ILS funds more aggressive on pricing in second-quarter: Willis Re

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Insurance-linked securities (ILS) funds have been seen to be more aggressive on pricing of reinsurance deals in the second-quarter of 2016, following on from a first-quarter where more discipline had been evident, according to broker Willis Re.

Willis Re, the reinsurance broking arm of Willis Towers Watson, makes the claim in its latest renewals report, insinuating that price competition from the ILS market had been higher in the second-quarter than at the beginning of the year.

“Stand-alone insurance-linked securities (ILS) funds showed discipline through the first quarter of 2016,” Global CEO of Willis Re John Cavanagh explained.

Back in January, Willis Re had highlighted that pricing discipline displayed by the ILS fund market had contributed to the slow-down in reinsurance rate softening and helped the market to hold up prices in the face of excess capacity and high-levels of competition.

However as the year progressed, it seems that Willis Re had noted more competitive pressure coming from the ILS market, resulting in more pricing pressure being applied.

This is interesting, as the anecdotal evidence from ILS fund managers is that they continue to navigate the reinsurance market carefully, deploying capital where returns can support their promised targets to investors and pulling back where these are not possible.

Cavanagh continued, saying that ILS funds “were more aggressive on pricing during the second quarter as spreads declined for liquid reinsurance investments.”

Through the second quarter the liquid ILS space, of catastrophe bonds, has certainly seen some resurgence of pricing pressure, helping many of the second-quarter cat bonds to price below initial guidance levels.

One, perhaps partial, explanation for this is that issuance has failed to keep up with demand, meaning some ILS funds have had capital to put to work in liquid securitised reinsurance instruments, which naturally can result in some additional pricing pressure.

Willis Capital Markets & Advisory (WCMA), the brokers specialist ILS and capital markets unit, explains this further within the renewals report, saying that “Investors have become more eager for liquid paper and secondary spreads have dropped.”

Evidence has also been seen that investors and ILS fund managers, as well as sponsors, are showing increasing appetite for a broader range of risk assets, outside of natural catastrophe risks “as evidenced by recent deals in life VIF, operational risk and mortgage insurance.”

This suggests that the ILS market is not being supplied with enough risk in these liquid forms, hence investors and ILS funds being more aggressive on pricing and looking outside of the peak perils for new investment opportunities.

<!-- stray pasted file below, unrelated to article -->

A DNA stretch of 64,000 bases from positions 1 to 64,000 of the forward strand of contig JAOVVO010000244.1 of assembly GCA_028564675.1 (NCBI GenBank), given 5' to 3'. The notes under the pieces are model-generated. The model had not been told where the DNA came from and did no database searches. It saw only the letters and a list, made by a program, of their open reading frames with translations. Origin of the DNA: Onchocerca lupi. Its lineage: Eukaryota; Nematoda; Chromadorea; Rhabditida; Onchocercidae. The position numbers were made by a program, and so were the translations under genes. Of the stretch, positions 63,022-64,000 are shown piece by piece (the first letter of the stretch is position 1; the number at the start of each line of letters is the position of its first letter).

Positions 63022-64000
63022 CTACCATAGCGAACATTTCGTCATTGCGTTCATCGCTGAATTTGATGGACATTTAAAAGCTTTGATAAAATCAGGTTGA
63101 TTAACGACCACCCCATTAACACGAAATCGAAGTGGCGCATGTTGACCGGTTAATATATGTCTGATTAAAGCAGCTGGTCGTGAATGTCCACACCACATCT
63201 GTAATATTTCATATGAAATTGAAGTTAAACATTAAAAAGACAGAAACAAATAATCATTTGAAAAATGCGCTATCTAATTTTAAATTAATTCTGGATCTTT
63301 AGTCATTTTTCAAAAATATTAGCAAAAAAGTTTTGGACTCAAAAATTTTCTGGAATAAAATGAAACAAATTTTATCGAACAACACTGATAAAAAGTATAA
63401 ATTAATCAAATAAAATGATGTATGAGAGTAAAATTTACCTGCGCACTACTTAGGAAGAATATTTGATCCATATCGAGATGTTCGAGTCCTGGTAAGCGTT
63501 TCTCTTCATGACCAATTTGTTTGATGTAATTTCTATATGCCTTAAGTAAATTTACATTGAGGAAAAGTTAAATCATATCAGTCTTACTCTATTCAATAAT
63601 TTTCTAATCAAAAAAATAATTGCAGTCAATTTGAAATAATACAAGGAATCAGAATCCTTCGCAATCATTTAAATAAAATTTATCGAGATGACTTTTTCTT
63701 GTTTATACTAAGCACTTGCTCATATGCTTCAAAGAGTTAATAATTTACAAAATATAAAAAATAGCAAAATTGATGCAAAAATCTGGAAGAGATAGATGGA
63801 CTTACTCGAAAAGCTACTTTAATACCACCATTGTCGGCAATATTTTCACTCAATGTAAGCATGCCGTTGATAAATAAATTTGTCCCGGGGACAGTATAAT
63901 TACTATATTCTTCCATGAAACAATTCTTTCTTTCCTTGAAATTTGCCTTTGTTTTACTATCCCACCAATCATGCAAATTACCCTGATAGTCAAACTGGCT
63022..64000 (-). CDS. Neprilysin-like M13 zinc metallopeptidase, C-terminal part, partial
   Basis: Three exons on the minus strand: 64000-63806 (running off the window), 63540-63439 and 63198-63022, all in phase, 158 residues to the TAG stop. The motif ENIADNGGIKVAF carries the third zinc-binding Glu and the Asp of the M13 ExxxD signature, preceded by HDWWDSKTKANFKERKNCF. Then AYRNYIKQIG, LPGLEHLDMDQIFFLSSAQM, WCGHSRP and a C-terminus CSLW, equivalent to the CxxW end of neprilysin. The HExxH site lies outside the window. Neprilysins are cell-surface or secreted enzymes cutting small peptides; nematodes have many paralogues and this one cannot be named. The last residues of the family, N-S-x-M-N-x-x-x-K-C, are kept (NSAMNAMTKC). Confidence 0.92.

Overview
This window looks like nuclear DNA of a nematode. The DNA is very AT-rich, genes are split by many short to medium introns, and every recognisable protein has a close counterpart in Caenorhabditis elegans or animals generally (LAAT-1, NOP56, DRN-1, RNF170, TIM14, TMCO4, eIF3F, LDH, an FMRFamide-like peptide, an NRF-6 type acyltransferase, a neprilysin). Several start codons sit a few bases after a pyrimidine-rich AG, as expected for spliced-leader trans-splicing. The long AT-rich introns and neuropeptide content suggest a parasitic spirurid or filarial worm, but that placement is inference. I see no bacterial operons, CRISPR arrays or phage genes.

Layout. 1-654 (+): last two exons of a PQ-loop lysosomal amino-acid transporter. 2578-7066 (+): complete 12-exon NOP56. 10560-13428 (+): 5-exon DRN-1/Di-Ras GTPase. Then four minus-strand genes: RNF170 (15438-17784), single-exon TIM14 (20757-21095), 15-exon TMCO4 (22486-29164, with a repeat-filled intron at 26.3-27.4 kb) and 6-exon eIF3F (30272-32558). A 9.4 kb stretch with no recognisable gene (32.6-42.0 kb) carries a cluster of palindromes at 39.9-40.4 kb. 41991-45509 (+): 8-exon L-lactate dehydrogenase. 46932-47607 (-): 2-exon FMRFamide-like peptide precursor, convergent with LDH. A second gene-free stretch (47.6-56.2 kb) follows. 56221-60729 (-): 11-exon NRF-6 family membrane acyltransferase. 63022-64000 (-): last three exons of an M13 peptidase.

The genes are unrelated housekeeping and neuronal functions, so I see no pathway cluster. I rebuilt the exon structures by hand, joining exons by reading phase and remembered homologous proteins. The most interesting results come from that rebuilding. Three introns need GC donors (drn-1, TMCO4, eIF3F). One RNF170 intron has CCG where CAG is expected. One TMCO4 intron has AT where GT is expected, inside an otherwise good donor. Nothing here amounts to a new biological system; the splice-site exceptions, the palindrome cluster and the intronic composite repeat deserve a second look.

That shows the continued and perhaps growing opportunity for ceding companies, to take advantage of demand for catastrophe bonds and other liquid ILS securities so as to lock in attractive reinsurance pricing in multi-year deals. With supply of cat bonds not living up to the clear demand, insurers and reinsurers should seriously consider whether now is a good time to enter that market while rates are at lows.

While supply of liquid ILS and cat bonds may currently be lacking, the ILS fund market continues its focus on securing risk through collateralized reinsurance structures.

WCMA explains; “Growth in insurance-linked securities (ILS) placed on an agency basis with either a single investment manager (collateralized re) and with multiple investors in private deals continues to grow.”

Additionally, Cavanagh notes in the Willis Re renewals report that some ILS and collateralized reinsurance structures are being affected by negative interest rates, this has been a factor that affected some Swiss Franc denominated funds throughout recent months.

“Negative interest rates in some currencies are affecting the collateralization of some capital market structures,” Cavanagh said, adding that “This is likely to promote further moves to alternative structures, which are less exposed to interest rate movements.”

ILS investments are often tranched or structured into classes of shares allowing investors to allocate capital in their local, or preferred, denominations. But when interest rates are so volatile this can result in differences in performance, due to hedging costs.

The development of interest rate neutral ILS or collateralized reinsurance structures would be a positive in the current economic climate, particularly post-Brexit now uncertainty has increased once again.

If ILS funds have been more aggressively competing on price at the latest renewals, it is perhaps another sign of the market being at or near its pricing floor. But with return targets to meet, little in the way of leverage and no ability to boost underwriting returns with investments, the ILS market cannot compete as hard on price as traditional players and therefore the end-result may be that the pricing floor becomes firmer more quickly.

Also read:

Reinsurance softening slows, but not widespread, capacity withdraws: Willis Re.

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